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Manipur Government Doesn’t Deserve to Exist Anymore

Image: Manipur Update www.manipurupdate.com

The general election is due early February next year. It is significant on two counts: one, electoral politics is the sole factor that reminds us of our lives in a democracy; and two, it is going to decide the fate of the people for the following five years. Over the years, however, the sole consequence of this regular circus is farcical to say the least. To take an example, we can cite the ongoing hostility inside the party of the incumbent government. Two main dailies in the town used the same word to describe the matter: ‘bickering’.

It is to this decaying process of the government that the current bickering in the ruling formation of the Congress is adding, therefore destroying further the moral legitimacy of the established order. — The Imphal Free Press, 1 April 2016

The uproar raised by 23 Congress MLAs may be quelled by reshuffling the existing Ministry led by Chief Minister O Ibobi within April 10. Even though a new MPCC president has been appointed by the AICC [All India Congress Committee], the bickering within Congress party has not been settled yet. — The Sangai Express, 31 March 2016

Never mind the third-class street politics but we can safely say the only motive of the so-called representatives is to get the proverbial chair once they are elected; while others are secondary, including the responsibility to serve the people who they claim to represent. We know how the government has failed us year in and year out but we are a herd of sheep. Looking forward to February next, we are going to go as a herd and expect several free meals, free drinks, free-everything because we know we are real freeloaders. And it is no surprise how successive governments have been taking us for granted.

Around the last election days, I was chatting to a neighbourhood elder, an English professor as well, how the general election is a scam, in which the union keeps putting a puppet provincial government that has a far vision that extends from Babupura and ends at the Legislative Assembly Building at the Capitol Complex.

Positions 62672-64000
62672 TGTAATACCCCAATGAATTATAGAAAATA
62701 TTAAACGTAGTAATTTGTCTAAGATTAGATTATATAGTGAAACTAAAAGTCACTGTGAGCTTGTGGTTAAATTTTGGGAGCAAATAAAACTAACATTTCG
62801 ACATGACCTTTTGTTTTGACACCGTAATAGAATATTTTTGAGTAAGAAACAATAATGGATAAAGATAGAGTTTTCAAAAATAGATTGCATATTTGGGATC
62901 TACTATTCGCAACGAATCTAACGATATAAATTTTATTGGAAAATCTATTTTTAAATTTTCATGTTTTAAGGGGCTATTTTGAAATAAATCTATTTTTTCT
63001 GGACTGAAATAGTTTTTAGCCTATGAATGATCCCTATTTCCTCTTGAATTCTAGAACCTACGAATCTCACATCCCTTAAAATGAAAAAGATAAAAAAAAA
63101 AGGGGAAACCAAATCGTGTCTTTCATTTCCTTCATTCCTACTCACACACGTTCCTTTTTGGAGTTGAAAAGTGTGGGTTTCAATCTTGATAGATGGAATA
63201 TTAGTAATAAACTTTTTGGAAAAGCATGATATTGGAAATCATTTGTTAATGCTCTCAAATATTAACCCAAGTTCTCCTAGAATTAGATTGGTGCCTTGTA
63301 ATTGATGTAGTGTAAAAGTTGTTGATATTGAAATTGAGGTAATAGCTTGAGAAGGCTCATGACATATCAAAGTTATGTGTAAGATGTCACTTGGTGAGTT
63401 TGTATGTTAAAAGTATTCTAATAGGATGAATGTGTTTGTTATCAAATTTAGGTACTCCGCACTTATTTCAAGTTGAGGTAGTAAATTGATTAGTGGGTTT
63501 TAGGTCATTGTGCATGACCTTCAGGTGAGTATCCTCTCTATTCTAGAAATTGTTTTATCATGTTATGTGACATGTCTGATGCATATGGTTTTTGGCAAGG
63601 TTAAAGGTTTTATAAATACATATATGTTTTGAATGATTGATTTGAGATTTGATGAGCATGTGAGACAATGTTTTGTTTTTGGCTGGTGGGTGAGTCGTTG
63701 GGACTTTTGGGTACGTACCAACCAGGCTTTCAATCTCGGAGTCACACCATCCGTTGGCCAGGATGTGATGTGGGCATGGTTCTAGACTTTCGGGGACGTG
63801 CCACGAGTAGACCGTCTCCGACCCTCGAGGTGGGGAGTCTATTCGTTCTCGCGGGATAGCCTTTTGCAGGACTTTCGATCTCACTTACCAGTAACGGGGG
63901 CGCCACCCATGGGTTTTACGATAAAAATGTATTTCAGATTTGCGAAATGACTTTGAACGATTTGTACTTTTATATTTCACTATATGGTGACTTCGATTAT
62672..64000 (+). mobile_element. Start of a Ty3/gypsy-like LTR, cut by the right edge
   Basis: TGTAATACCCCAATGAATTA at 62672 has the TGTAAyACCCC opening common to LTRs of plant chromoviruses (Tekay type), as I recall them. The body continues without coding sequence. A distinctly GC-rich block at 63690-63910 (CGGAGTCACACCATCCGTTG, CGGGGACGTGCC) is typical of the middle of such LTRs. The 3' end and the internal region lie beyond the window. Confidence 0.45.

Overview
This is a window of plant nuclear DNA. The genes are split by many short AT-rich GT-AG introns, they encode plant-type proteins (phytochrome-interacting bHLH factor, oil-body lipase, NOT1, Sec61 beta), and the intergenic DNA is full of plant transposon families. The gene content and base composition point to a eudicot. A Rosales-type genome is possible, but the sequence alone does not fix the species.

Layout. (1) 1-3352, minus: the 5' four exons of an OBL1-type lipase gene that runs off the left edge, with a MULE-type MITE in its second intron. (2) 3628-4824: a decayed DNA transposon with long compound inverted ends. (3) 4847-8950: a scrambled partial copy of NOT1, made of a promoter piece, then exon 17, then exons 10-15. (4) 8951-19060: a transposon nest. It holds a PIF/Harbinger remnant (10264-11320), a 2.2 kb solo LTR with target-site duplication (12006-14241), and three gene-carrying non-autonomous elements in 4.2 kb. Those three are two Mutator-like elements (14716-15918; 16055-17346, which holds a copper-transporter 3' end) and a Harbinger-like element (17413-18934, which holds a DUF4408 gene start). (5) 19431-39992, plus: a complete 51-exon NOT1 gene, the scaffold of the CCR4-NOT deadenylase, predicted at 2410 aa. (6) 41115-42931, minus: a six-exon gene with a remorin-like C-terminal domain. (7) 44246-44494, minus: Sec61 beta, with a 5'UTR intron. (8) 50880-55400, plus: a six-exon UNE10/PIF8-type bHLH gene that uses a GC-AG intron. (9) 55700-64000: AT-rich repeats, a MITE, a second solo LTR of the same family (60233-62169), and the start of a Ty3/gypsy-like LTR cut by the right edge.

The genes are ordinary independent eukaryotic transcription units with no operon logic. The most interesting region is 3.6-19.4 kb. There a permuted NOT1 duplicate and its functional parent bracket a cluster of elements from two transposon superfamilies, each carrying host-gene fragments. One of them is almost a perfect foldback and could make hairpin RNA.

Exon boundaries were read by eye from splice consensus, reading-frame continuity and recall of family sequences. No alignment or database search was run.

I wanted to know his response, because he was also a worker for one of our local election candidates. And he did not disappoint me as he replied beating around the bush because it was more important to be a worker than anything, else especially when election was just around the corner. Another worker, who was standing by, joined us and started condemning another candidate as if it was really important. Well, my point is that people are actively participating in the political process in every manner, except in the way what it is supposed to be. Else what would describe the pathetic conditions that we have been putting up with all these years?


For the lack of a better term, the best that can describe our political life is jungle, where the authority has paradoxically no power except in flexing muscles around the public exchequer; the establishment is perforated with people poking their fingers into; and any group who care a tad can take the power into its hands; while there is no sight of solution to the eternal problems of armed conflict, social decadence and underdevelopment. This is the tragedy of our times.  

Again, around the last election days, another set of people who claim to be ‘the heart of revolutionary movement in Manipur’ and work for the people, arrived on the scene; however, they are no less pathetic. In the 2012 election, under the banner of the CorCom that comprise seven rebel organisations, they boycotted only the Congress party, which was like the committee had had a sort of epiphany and started believing in the Indian Constitution. In a way, it shows clearly the contradictions that have become a way of life, as in the case of our protest against the AFSPA while we join the police force in droves. Without claiming to work for the people or the motherland or the fatherland, or whatsoever, but in the name of humanity we should endorse the destruction of the entire system that also includes the present anti-system groups.

Somehow we cannot say about the non-state actors, which are already outside the establishment but ironically inside the system, but for the Manipur government, we can say with confidence that its destruction offers us full of promises, with the clearest objective in making a fresh start to our collective life. For sure the election circus and the culture of talking shops will cease automatically too.



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